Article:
Questo articolo è il risultato della collaborazione tra SapereFood e Umbra Institute, filiale italiana di alcuni college e università statunitensi con sede a Perugia. Dopo un approfondimento sul settore agroalimentare e sullle tecniche di scrittura giornalistica, gli studenti di Umbra Institute hanno visitato alcune importanti aziende della regione, raccontando la loro esperienza sul campo e contribuendo a diffondere la qualità alimentare dell’Umbria all’estero.
by Alice Douglas
Frantoio Marfuga is doing something unique to the olive oil business in Campello sul Clitunno. Francesco Gradassi has taken on the production of quality olive oil, following in the footsteps of his father and grandfather before him. Nestled in the rolling hills of Umbria, the Marfuga olive groves enjoy a rocky terrain and a relatively temperate climate that allows them to prosper for centuries and produce a truly superior product, or as Francesco calls it, “extreme olive oil”. Ancient documents show that this particular landscape has long been a center for olive cultivation, and that olive oil has played a central role in Italian culture and cuisine for generations.
Marfuga is superbly decorated, featuring white walls, clean lines, an inviting fireplace, red leather couches and splashes of modern art. It is reminiscent of a plush winery, as the tour of the facilities includes a peak at the groves where the olives are grown and carefully harvested by hand, an up close view of the entire production process and a sumptuous tasting at the end. Interestingly, wine and olive oil production have followed a similar trajectory over the past half century in Italian culture.
In the mid twentieth century, the focus of both of these industries was on quantity, and less so on quality, as these products were staples for Italian families who had less disposable income than today. As a result, the growers used to wait until the olives or grapes were fully mature to harvest, ensuring a large haul and abundant product. In recent times, however, the focus has shifted to ensuring a greater quality product, which has meant harvesting the fruits earlier. As a result, the nutrient content of the products has also improved. In the case of olive oil, polyphenols, a natural substance that is found in plants as a means of self-preservation, is higher in less mature fruit, and is preserved when the fruits are harvested at this earlier state.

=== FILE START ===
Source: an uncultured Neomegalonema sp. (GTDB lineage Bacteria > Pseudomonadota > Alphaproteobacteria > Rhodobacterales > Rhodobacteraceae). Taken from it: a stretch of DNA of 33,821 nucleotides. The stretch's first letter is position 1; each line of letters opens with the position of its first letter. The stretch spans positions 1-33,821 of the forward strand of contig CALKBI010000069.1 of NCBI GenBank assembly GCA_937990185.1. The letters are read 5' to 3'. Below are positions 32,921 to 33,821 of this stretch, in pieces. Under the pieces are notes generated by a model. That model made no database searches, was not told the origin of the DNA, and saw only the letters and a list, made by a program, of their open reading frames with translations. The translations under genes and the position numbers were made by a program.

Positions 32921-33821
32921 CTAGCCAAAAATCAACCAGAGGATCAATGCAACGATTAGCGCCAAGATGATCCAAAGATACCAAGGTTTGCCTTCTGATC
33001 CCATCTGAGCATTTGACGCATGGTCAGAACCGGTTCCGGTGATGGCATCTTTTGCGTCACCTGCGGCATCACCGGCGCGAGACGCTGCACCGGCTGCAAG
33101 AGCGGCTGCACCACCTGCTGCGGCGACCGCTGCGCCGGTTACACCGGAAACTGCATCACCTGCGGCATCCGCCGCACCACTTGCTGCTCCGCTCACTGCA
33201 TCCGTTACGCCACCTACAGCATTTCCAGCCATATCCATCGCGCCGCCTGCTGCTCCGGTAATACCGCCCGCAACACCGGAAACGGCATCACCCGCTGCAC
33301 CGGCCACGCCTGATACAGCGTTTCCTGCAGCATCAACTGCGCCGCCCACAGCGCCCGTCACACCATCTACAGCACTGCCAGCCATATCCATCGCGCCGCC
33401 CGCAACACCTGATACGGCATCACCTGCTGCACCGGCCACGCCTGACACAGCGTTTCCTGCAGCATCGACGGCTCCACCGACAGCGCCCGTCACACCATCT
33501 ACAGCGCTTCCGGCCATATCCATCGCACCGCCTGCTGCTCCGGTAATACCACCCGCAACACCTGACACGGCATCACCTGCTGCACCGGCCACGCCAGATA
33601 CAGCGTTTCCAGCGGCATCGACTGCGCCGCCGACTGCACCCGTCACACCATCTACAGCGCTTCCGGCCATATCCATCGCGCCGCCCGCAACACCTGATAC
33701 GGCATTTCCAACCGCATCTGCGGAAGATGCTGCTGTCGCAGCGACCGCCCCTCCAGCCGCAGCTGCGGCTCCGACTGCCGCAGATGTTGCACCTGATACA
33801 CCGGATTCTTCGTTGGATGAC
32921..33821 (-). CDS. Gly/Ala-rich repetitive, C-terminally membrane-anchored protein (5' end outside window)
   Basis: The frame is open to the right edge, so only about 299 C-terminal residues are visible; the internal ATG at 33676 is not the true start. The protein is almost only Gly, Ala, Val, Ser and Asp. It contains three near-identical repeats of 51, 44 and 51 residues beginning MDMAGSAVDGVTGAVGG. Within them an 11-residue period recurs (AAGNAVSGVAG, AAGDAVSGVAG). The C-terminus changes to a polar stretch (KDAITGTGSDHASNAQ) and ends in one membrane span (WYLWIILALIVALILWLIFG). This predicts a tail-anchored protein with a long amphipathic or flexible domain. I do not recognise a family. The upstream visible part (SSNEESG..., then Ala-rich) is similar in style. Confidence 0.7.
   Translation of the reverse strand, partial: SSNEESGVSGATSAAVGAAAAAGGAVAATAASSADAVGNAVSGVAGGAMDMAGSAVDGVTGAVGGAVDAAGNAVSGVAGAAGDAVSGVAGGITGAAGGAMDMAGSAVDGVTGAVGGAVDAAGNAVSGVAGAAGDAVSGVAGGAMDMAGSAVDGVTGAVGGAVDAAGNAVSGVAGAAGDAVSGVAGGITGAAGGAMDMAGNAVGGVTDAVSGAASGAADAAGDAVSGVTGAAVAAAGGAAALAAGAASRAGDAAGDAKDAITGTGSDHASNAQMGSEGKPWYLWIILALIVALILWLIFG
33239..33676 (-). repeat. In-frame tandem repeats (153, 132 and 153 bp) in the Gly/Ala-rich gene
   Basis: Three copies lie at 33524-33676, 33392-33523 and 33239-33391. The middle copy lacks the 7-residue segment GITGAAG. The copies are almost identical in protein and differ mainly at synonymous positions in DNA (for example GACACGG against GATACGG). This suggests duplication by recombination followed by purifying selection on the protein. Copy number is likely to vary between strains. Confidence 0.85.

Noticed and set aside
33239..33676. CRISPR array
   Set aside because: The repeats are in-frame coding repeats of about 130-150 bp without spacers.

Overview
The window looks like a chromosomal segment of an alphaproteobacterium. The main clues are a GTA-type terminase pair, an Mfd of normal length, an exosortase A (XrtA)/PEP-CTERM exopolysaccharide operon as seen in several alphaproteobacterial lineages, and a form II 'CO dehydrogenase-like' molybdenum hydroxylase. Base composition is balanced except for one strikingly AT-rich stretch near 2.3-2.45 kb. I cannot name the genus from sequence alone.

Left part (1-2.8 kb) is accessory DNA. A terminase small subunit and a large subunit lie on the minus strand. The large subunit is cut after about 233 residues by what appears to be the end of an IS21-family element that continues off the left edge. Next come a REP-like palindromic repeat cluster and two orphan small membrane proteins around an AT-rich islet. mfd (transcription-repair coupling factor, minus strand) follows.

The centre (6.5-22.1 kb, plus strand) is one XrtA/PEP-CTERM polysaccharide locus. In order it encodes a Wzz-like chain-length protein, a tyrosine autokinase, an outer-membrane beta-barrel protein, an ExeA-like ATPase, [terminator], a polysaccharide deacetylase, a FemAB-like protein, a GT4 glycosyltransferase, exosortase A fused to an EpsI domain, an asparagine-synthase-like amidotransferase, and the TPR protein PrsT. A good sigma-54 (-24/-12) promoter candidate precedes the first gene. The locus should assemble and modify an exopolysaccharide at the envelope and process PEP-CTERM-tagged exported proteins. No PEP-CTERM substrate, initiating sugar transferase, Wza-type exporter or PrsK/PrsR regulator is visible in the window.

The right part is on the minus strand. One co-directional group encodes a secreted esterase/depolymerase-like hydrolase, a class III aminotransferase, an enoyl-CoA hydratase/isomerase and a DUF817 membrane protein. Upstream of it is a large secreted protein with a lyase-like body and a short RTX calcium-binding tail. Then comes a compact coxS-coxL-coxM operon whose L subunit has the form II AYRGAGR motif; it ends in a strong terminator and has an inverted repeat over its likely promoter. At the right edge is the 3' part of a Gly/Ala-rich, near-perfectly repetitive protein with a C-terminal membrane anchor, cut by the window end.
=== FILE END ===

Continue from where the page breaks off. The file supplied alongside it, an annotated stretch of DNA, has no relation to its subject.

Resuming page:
Olive oil has therefore become more than just a cooking fat, but has developed into a fully fledged industry with internal standards, and a cult-like following of connoisseurs. Francesco is dedicated to and passionate about creating a quality product that valorizes and respects the traditional landscape. The olives are difficult to harvest, as they are delicate and grow on steep terraced terrain. This means that they are largely picked by hand, by a few dedicated workers that Francesco greeted warmly upon entering the groves. Community members are also welcome to bring their olives to the Marfuga processing plant and make their own oil for a reduced rate. It is truly incredible to see how Marfuga is able to produce such a high-quality, traditional product, while giving value to the landscape and providing economic support to the surrounding community. The simple bruschetta, topped with the finest buttery-smooth, slightly bitter Marfuga olive oil and a pinch of salt, offered with a glass of good Grechetto wine and picturesque mountain views perfectly encapsulated this passion, and will fill you with a warm, tingly, joyous sensation. Everyone should get a chance to experience this special place. The memory of a day at Fratoio Marfuga will last you for a lifetime.